Let Them Climb

Today I heard on the television that a quarter of Australian kids have never climbed a tree! This made me feel really, really sad. I was a monkey when I was a child. Some of my fondest, quietest, peaceful moments were when I was embraced in the arms of a tree. I would often go there if I was feeling sad or mad. They were my friends and companions. And yes I did fall out of one once and broke my arm but that didn’t deter me and I knew the risks. That was part of the allure.

Climbing, exploring, stretching ourselves, being in nature, quiet time – aren’t they all essential for a child’s wellbeing? My children were always outside when they were little. They played in the dirt, collected ‘treasures’, left gifts for the fairies, hugged the chooks, had mud fights, walked through the bush. And now has young adults they appreciate the gifts of nature and like me, crave time outdoors if it has been too long. How can children connect with the earth and themselves, understand the importance of caring for our environment if they don’t spend time in it?

Yes we have play grounds, they have their place, but they are all artificial, plastic, ‘dead’. There is something magical about playing in an environment where you can share energy even when you may not be conscious of that. Being in nature up lifts you, balances you and energizes you. And for our children who spend so much time indoors or in front of electronics, this is so important.

Wendell Berry
“Our Children no longer learn how to read the great book of Nature from their own direct experience, or how to interact creatively with the seasonal transformations of the planet. They seldom learn where their water come from or where it goes. We no longer coordinate our human celebration with the great liturgy of the heavens.”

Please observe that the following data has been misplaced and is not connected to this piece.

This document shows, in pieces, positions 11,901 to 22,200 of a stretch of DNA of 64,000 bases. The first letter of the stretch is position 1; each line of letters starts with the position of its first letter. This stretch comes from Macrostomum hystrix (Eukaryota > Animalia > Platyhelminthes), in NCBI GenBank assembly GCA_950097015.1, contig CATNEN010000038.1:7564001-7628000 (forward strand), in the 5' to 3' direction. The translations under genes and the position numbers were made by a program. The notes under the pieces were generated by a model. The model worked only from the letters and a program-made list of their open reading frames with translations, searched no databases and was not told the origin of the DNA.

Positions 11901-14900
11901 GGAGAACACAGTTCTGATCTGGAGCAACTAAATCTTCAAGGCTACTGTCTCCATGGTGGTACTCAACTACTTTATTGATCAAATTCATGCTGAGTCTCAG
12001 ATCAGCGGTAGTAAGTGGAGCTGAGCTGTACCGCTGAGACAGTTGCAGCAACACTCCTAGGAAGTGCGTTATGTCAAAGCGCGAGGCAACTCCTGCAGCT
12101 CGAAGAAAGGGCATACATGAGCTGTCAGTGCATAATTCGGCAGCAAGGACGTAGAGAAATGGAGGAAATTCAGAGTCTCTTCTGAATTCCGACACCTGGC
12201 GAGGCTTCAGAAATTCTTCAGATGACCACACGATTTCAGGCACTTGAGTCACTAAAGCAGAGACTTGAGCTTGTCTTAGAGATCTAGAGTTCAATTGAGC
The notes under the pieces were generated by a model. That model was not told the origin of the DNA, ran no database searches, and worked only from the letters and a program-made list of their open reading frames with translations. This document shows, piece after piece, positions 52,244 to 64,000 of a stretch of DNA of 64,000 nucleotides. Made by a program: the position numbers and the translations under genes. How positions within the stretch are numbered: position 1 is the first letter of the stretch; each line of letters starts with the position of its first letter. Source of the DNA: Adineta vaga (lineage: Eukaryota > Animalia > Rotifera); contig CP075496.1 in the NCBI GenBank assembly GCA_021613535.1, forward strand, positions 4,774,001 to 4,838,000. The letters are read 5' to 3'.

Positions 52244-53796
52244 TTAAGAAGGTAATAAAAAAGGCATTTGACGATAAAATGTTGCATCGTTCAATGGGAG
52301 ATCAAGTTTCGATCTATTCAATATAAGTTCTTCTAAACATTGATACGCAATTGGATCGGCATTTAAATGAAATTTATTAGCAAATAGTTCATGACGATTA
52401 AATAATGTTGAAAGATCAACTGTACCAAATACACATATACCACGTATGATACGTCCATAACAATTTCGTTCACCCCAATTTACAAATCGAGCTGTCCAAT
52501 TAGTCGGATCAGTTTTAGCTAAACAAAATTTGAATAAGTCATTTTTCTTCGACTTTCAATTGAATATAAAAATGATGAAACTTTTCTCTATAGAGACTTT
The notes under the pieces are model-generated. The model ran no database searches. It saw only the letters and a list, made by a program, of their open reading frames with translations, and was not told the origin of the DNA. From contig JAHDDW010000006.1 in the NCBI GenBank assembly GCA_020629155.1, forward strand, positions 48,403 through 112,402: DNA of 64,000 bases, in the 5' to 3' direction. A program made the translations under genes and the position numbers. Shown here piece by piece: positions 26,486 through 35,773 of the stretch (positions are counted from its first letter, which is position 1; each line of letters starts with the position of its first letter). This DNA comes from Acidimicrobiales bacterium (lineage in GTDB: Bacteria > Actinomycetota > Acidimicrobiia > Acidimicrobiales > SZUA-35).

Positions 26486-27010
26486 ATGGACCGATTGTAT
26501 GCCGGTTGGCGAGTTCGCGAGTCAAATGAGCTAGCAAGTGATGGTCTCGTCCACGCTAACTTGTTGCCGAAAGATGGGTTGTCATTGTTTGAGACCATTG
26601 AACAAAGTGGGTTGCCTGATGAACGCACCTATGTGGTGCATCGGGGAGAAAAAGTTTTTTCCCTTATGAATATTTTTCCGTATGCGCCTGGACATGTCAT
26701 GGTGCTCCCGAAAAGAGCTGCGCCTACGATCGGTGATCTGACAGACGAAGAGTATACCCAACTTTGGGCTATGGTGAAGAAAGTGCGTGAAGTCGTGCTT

Valerie Andrews, A Passion for this Earth
“As a child, one has that magical capacity to move among the many eras of the earth; to see the land as an animal does; to experience the sky from the perspective of a flower or a bee; to feel the earth quiver and breathe beneath us; to know a hundred different smells of mud and listen unself- consciously to the soughing of the trees.”

Make it a holiday experience. Take the family out and find a tree to climb. Make it a family tree :). Sit in the branches and share what you see.  Hug the branches and feel the peace. Have a picnic under its shade and most of all enjoy.

6 Responses to Let Them Climb

  • Yes, it is very sad and nature deficit disorder is alive and well in children and adults. So many kids I see in practice, would do far better to get away from screens and get out into the garden. We now live on acreage and when we left Melbourne 5 years ago one of the primary reasons was to give our kids the gift of living close to nature and to have a relationship with dirt, rain, mountain air, bugs and other wild creatures! I am proud of my two little monkeys who are avid and skilled tree climbers! Thanks for a great post! Karen

    • natalie says:

      Hi Karen,
      Your children will be better people for it I am sure. Congratulations on being a ‘natural’ parent. I have a real aversion to kids spending so much time on computers/ipods etc. When the kids were little we went camping a lot purely to be free from technology. Beautiful connections. Thank you for your comment.

  • How sad! We are lucky that just around the corner is a beautiful big old tree in the middle of a roundabout that my youngest loves to go and climb. She takes her friends down their and they sit up there and chat for hours sometimes. 🙂

    • natalie says:

      Hi Nikki,
      I love that it is in the middle of a roundabout. Maybe she will inspire others to do the same! Thank you for the comment. See you in the branches.

  • Thank you Natalie,
    you prompted so many memories for me of my childhood days, my friends, my family and also my own children who were fortunate enough to live in country UK and were always out in the fresh air having fun, climbing trees and getting up to assorts of mischief that I am just getting to hear about now! (my son will be 30 next month and my daughter is almost 28) they as I, were allowed to use their imaginations whilst out in nature making their story up as they played. I remember my own childhood playing war-games where I always wanted to be the nurse! happy memories 😉

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